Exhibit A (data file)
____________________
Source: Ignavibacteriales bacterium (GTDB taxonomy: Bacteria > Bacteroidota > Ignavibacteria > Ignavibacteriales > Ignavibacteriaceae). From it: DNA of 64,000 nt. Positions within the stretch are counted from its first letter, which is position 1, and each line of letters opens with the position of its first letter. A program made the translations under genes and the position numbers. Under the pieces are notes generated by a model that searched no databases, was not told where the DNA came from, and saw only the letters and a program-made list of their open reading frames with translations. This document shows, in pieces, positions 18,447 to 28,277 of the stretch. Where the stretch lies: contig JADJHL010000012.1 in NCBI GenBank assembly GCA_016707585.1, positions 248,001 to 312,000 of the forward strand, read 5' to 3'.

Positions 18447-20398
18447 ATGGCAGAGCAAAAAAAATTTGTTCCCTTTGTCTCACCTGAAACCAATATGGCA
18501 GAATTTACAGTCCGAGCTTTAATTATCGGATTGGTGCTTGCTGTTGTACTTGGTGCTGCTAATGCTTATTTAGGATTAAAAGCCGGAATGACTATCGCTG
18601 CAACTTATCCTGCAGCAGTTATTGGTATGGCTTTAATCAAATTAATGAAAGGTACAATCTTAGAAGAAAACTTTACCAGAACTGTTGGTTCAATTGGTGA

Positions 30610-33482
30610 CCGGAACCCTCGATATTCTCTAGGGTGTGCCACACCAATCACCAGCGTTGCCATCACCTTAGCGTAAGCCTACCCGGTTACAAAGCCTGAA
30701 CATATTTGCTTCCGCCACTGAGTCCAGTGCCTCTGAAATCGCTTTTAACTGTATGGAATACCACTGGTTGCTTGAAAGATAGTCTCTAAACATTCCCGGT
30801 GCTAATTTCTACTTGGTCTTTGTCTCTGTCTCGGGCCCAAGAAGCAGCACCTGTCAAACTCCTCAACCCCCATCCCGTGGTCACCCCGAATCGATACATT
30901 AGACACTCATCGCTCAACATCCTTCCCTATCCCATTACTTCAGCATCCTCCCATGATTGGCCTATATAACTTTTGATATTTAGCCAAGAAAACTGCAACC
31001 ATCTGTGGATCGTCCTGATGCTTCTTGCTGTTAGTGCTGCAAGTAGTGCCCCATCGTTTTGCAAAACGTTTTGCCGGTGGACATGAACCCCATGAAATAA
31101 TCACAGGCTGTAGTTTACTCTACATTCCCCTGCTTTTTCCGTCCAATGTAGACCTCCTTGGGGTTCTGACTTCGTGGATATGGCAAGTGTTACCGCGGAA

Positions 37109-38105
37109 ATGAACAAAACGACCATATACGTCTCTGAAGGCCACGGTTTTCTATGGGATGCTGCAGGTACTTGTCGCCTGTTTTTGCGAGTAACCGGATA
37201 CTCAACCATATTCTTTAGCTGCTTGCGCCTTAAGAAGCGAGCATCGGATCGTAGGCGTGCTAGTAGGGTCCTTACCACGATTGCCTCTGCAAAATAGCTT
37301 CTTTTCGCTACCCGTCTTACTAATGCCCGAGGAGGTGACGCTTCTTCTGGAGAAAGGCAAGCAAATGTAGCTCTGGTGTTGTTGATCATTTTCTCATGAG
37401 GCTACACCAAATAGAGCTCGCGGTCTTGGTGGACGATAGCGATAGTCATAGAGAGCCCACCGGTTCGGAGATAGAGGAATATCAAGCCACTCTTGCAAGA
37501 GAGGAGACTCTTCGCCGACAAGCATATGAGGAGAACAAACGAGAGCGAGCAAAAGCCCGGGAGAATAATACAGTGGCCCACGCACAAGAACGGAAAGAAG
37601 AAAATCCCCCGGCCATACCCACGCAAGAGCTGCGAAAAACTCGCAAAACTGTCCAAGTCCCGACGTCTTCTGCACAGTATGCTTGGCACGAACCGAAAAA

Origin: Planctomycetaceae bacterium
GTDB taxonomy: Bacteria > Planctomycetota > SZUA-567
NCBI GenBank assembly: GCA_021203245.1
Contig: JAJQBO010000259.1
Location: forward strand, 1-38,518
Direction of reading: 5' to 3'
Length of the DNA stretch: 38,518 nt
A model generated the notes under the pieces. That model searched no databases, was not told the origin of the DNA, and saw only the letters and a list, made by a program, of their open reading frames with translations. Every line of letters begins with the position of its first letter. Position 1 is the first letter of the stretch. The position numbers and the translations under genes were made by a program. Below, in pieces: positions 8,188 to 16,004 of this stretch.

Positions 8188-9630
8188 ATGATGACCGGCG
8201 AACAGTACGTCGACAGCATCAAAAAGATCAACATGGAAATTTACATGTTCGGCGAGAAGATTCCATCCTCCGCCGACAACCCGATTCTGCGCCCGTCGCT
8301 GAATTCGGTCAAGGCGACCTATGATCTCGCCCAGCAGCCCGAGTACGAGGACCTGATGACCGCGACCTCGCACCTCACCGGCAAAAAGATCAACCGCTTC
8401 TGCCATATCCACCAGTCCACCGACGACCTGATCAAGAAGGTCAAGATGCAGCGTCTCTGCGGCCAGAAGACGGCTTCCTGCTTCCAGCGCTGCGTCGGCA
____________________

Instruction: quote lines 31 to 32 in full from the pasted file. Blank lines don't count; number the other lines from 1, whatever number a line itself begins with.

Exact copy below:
8301 GAATTCGGTCAAGGCGACCTATGATCTCGCCCAGCAGCCCGAGTACGAGGACCTGATGACCGCGACCTCGCACCTCACCGGCAAAAAGATCAACCGCTTC
8401 TGCCATATCCACCAGTCCACCGACGACCTGATCAAGAAGGTCAAGATGCAGCGTCTCTGCGGCCAGAAGACGGCTTCCTGCTTCCAGCGCTGCGTCGGCA